Architecture and the Afterlife

The connection among architecture, identity and religion reveals interesting insights into P-B. “Early Christian and medieval architecture and urbanism derive their emotive strength from their capacity to express in earthly materials the promise and durability of the heavenly afterlife.  The first architectural expression of the world after death was St. John the Divine’s literary description of the Heavenly Jerusalem in Revelation.”[i]

“The first monastic settlements in Egypt were no more than assemblages of hermit retreats, organized by nothing more than their proximity and their walls, which were as much to keep hermits in as to keep the evils of the world out.”[ii]  The two tendencies toward finding a way to live in the present moment that are still apparent today began to emerge in the early fourth century. Self-reliance, trusting one’s inner wisdom, was juxtapositioned with creating a sustainable spiritual community while awaiting the future Jerusalem. “Architecture was the most effective means for expressing at once the individual retreat of each hermit and the growing sense of common mission and needs which the hermits shared.”[iii]

The model of the ascetic hermit emerged in the sixth century in Ireland in which monks competed in extreme self-denial. St Benedict offered the more communal model more in harmony with the Simple Reality principle of Oneness. “Benedictine monasteries became oases of stability, order and even agricultural and economic productivity within a harsh, chaotic world.”[iv]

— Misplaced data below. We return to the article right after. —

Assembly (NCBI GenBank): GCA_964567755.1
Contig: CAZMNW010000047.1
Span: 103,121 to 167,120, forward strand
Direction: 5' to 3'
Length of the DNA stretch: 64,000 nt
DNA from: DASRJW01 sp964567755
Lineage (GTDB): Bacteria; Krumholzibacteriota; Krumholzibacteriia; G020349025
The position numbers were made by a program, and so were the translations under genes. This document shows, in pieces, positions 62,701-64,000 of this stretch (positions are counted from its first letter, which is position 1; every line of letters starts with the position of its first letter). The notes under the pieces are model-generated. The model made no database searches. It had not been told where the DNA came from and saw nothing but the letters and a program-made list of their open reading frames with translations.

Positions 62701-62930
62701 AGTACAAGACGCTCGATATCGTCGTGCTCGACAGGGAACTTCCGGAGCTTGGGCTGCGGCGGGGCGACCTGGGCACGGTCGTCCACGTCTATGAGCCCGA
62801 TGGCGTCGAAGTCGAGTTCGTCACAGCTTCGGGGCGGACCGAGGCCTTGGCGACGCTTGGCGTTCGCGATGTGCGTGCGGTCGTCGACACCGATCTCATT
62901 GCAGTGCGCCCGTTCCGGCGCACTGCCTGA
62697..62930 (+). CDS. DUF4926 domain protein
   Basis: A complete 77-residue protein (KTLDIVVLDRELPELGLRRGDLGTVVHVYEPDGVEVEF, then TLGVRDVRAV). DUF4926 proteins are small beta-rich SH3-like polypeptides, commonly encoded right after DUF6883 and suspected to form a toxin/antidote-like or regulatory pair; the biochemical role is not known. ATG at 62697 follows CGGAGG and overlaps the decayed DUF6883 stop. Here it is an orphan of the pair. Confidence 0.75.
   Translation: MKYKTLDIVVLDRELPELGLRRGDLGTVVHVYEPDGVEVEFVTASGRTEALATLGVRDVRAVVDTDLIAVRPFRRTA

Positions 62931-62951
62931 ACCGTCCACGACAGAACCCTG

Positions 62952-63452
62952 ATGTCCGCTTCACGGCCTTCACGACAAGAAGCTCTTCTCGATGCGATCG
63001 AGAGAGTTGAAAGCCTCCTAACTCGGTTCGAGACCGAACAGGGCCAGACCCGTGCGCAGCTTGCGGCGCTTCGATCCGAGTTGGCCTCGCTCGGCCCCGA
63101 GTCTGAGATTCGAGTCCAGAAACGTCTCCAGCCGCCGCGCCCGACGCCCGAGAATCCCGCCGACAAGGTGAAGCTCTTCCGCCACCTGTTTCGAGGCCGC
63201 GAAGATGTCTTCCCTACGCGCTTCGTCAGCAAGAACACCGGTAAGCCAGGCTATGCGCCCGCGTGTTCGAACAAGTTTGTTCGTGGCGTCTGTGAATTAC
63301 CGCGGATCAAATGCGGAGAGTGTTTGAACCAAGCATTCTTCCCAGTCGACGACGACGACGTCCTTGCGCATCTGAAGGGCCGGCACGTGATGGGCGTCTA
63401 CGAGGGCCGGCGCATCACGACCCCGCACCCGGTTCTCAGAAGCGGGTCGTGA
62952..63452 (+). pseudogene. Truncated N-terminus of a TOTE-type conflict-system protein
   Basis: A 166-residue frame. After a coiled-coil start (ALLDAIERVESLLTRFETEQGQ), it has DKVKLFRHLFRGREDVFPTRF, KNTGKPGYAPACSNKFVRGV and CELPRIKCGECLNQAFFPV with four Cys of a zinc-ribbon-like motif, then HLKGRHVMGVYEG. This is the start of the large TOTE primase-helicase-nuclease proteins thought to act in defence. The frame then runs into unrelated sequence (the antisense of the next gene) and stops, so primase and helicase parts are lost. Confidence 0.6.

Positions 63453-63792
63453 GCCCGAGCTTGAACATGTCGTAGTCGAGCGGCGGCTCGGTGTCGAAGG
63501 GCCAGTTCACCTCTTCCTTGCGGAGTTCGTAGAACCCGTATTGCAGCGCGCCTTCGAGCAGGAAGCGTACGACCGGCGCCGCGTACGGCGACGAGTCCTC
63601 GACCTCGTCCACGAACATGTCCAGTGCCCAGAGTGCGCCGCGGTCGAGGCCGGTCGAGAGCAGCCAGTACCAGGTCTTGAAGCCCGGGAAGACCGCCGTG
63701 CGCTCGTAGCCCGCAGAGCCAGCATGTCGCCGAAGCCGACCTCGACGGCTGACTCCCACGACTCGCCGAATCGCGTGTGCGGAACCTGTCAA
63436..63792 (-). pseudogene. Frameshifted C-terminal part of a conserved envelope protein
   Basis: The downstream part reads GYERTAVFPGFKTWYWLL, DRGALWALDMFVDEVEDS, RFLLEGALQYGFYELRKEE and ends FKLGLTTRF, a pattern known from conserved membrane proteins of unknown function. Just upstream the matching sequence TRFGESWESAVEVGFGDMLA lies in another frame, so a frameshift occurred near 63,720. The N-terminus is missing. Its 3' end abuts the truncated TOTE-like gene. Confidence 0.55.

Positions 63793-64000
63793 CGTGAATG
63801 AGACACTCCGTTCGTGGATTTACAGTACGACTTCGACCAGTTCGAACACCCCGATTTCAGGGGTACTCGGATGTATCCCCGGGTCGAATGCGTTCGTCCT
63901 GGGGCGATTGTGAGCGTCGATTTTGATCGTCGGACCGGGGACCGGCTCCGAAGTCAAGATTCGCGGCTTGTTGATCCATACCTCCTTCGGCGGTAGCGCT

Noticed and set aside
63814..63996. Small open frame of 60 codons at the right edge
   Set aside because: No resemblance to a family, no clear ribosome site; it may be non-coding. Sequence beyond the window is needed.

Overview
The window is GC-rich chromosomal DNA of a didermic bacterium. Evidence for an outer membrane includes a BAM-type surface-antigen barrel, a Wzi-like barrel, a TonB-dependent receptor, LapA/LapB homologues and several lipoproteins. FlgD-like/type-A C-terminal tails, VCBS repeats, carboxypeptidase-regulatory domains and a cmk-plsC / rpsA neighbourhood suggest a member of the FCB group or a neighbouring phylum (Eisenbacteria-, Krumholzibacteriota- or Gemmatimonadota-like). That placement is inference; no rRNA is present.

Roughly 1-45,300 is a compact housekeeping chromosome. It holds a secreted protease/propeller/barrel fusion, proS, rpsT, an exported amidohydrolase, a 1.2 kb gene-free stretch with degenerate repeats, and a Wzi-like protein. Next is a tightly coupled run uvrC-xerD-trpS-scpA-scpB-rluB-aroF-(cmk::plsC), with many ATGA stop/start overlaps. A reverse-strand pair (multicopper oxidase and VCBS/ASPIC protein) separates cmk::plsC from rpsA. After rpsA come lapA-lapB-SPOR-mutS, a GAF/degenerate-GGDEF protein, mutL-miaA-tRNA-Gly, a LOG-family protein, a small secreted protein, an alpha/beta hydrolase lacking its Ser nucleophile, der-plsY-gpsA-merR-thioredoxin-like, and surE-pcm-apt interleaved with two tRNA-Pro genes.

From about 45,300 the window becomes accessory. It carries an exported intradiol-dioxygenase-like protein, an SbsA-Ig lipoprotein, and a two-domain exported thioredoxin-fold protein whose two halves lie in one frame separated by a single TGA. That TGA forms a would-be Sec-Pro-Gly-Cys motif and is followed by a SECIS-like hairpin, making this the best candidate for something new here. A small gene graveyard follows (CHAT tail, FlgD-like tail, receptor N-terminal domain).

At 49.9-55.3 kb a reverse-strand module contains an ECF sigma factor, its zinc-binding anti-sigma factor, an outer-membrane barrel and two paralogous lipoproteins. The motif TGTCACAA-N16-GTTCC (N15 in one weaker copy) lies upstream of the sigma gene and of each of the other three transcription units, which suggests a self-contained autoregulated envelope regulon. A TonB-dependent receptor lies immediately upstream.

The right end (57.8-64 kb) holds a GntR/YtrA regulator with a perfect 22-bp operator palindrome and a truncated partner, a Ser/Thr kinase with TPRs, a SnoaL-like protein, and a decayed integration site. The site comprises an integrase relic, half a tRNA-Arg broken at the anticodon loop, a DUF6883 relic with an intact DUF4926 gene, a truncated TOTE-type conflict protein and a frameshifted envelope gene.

The worldview of the early Christian monastic communities involved unconscious choices that would lead them away from the fundamental worldview of Jesus. Instead of placing the “Heavenly Jerusalem” in the present moment (the Kingdom of Heaven in the NOW), they projected it into a future time and place. Secondly, instead of understanding that they were the repository of universal wisdom (the Kingdom of Heaven is within) they attempted to create a temporary refuge away from the profane world; a place to wait until the Second Coming.

Both of these beliefs became foundational to the Christian narrative and proved to, in effect, destroy the power of the Gospel.

Architecture and the Afterlife

[i]     Toman, Rolf [ed.]. Romanesque Architecture, Sculpture, Painting. China: H. F. Ullmann. 2007, page 118.

[ii]     Ibid.

[iii]    Ibid.

[iv]    Ibid.


Find a much more in-depth discussion in books by Roy Charles Henry.

Leave a Reply

Your email address will not be published. Required fields are marked *